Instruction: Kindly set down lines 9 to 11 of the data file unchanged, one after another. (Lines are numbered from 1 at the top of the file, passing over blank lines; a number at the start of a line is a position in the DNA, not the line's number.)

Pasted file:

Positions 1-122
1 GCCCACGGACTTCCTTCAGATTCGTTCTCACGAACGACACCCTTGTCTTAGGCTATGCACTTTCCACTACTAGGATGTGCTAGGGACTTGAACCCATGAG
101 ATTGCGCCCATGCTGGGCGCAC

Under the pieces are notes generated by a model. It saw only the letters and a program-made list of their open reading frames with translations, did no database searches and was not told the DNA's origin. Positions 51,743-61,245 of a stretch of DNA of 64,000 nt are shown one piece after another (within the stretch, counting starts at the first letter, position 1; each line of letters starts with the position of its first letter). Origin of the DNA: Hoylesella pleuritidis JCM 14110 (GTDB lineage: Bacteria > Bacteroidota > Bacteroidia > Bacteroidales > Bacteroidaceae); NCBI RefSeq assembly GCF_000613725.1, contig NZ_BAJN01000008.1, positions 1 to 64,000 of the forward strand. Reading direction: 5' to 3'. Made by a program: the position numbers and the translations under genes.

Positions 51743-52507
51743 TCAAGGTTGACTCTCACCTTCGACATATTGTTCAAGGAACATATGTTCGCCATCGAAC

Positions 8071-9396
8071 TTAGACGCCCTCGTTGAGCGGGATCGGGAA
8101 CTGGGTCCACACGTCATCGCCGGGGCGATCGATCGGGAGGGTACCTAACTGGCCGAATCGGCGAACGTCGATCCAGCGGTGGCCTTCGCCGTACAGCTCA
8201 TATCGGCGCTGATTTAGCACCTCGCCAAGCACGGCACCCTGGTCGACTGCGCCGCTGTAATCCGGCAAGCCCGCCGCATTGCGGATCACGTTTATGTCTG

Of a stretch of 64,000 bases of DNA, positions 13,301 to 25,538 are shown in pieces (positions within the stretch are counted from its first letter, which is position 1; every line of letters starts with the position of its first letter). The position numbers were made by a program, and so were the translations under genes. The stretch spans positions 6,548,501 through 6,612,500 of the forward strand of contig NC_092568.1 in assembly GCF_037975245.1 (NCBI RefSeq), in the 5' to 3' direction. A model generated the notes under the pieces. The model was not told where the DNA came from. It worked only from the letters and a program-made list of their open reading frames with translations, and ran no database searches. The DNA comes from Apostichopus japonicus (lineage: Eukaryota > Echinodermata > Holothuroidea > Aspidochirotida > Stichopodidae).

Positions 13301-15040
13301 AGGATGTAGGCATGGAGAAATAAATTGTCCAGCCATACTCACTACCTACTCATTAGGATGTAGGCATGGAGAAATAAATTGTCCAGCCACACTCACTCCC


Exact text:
8101 CTGGGTCCACACGTCATCGCCGGGGCGATCGATCGGGAGGGTACCTAACTGGCCGAATCGGCGAACGTCGATCCAGCGGTGGCCTTCGCCGTACAGCTCA
8201 TATCGGCGCTGATTTAGCACCTCGCCAAGCACGGCACCCTGGTCGACTGCGCCGCTGTAATCCGGCAAGCCCGCCGCATTGCGGATCACGTTTATGTCTG

Of a stretch of 64,000 bases of DNA, positions 13,301 to 25,538 are shown in pieces (positions within the stretch are counted from its first letter, which is position 1; every line of letters starts with the position of its first letter). The position numbers were made by a program, and so were the translations under genes. The stretch spans positions 6,548,501 through 6,612,500 of the forward strand of contig NC_092568.1 in assembly GCF_037975245.1 (NCBI RefSeq), in the 5' to 3' direction. A model generated the notes under the pieces. The model was not told where the DNA came from. It worked only from the letters and a program-made list of their open reading frames with translations, and ran no database searches. The DNA comes from Apostichopus japonicus (lineage: Eukaryota > Echinodermata > Holothuroidea > Aspidochirotida > Stichopodidae).